Protect Teeth While Swimming This Summer

It’s fun, it’s refreshing and it’s one of America’s favorite summer pastimes: swimming in the pool. Swimming provides the body with heart-pumping yet low-impact exercise that’s gentle on the joints. It also can improve muscle tone and body strength and constitutes a full-body workout. But for all the good swimming does for our bodies, it could be doing harm to one particular area of the body: the mouth. Here’s why swimming can be dangerous to your oral health, and what you can do to protect yourself while making a splash this summer.

Swimmer’s Calculus

No, its not a special math class for pool lovers. Swimmer’s calculus is a type of buildup that occurs on the teeth from the raised pH of chlorine and chemicals found in pool water. Swimmer’s calculus builds up over the summer, especially if you spend more than an hour in the pool at a time. Swimmer’s calculus appears as deposits of yellow on the teeth. Though it may be unsightly, thankfully swimmer’s calculus is temporary and can be removed by going to the dentist for your regular cleaning

Chlorine and Your Teeth

Chlorine can be a useful chemical when it comes to keeping the water in your pool clean and free of germs and bacteria, but it can also take a toll on your skin, causing it to dry out. It can even discolor and dry out your hair, irritate your eyes, and burn your lungs. But it can also cause problems in the mouth – namely sensitive teeth.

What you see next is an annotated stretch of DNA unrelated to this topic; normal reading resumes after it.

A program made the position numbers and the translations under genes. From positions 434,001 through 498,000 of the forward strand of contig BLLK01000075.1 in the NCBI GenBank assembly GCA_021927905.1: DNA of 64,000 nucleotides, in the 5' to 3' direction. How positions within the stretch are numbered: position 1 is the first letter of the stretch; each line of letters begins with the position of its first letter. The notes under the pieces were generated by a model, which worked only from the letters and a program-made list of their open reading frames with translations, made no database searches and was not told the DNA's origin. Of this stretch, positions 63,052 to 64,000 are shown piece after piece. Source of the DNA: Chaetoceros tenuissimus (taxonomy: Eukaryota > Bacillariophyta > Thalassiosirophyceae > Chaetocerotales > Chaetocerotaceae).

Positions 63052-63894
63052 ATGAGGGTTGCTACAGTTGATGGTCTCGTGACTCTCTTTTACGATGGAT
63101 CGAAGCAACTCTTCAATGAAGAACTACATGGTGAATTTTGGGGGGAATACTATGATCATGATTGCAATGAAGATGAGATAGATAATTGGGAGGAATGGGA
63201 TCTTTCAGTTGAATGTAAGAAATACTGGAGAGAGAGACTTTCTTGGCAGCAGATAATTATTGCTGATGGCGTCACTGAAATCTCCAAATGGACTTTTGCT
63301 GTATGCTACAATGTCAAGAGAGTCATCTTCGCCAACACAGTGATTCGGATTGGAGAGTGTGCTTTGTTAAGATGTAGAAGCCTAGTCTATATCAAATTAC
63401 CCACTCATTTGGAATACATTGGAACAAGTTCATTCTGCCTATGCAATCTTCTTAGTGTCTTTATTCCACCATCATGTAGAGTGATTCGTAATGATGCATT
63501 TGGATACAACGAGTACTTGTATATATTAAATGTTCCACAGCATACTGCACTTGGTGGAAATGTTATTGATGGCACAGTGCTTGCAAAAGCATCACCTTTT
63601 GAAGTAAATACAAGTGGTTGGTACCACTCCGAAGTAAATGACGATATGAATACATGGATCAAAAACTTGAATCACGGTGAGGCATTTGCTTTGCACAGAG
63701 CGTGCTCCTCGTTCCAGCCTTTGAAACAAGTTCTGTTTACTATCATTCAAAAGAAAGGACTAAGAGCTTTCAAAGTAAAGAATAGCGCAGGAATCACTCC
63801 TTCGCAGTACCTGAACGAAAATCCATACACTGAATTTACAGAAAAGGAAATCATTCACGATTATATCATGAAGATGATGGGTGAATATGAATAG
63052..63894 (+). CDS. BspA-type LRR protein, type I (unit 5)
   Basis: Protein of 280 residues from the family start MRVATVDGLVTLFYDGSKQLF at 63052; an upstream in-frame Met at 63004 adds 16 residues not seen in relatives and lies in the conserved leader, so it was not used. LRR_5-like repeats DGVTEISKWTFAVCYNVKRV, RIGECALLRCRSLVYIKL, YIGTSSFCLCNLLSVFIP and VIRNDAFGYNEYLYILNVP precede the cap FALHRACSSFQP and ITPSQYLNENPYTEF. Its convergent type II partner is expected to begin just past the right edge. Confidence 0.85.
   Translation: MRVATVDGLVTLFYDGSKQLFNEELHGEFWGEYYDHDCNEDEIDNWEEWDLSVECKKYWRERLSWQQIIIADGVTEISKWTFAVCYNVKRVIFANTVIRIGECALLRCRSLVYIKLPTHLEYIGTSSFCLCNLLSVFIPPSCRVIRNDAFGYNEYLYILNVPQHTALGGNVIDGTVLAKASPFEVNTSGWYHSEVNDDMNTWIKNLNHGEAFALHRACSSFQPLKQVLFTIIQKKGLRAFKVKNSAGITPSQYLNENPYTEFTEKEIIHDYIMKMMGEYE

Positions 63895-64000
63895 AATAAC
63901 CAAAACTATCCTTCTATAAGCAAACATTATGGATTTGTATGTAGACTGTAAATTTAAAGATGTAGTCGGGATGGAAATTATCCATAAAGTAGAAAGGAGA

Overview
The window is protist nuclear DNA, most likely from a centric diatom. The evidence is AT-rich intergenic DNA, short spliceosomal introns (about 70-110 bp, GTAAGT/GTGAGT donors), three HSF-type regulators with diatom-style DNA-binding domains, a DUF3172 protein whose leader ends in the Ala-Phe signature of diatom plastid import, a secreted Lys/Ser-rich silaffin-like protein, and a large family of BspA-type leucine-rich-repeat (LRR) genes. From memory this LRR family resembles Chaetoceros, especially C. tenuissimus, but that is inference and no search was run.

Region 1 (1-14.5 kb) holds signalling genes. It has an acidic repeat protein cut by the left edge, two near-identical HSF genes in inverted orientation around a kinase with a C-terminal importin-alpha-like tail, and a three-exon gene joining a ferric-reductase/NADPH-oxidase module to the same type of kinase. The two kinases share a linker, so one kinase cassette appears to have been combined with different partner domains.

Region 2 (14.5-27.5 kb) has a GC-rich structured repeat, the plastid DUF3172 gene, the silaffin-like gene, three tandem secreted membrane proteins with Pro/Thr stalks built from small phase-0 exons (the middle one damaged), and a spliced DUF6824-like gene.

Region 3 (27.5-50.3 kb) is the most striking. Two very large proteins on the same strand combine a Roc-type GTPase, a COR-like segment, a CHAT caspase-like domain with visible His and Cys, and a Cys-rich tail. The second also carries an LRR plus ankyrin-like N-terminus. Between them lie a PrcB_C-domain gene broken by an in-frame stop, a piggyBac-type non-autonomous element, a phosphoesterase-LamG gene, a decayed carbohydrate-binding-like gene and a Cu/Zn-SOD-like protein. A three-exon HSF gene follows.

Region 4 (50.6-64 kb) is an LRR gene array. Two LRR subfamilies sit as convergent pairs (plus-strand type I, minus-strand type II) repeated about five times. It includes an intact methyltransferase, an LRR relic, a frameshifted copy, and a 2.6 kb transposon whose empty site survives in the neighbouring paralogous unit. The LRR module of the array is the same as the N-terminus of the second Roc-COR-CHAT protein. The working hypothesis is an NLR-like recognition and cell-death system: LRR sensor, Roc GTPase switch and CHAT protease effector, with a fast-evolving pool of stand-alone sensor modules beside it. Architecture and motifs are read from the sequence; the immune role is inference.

According to the Centers for Disease Control, pools with a pH of lower than 7.0 pose the highest risk to your teeth, including enamel erosion. Enamel erosion occurs when the enamel of the teeth wears away, exposing the lower layers of the tooth known as the dentin. Aside from being unsightly, this can cause tooth sensitivity. Worse yet, enamel does not grow back, so fixing enamel erosion may require sealants, veneers or even a procedure called gum grafting, which can help raise the gumline and reduce sensitivity along the gums.

An Ounce of Prevention

So how can you prevent swimmer’s calculus and enamel erosion due to chlorine? Try to not ingest or get pool water in your mouth. Keep your mouth closed while swimming, diving or standing in the water. When you are done in the water, rinse your mouth out with fresh tap water or bottled water, and apply the same rules as you would to brushing after eating an acidic food. Wait at least 30 minutes after exiting the pool to brush your teeth so the enamel has a chance to reharden.

For questions or concerns or to schedule an appointment, please contact Dr. Lesko’s office at 970-812-0355.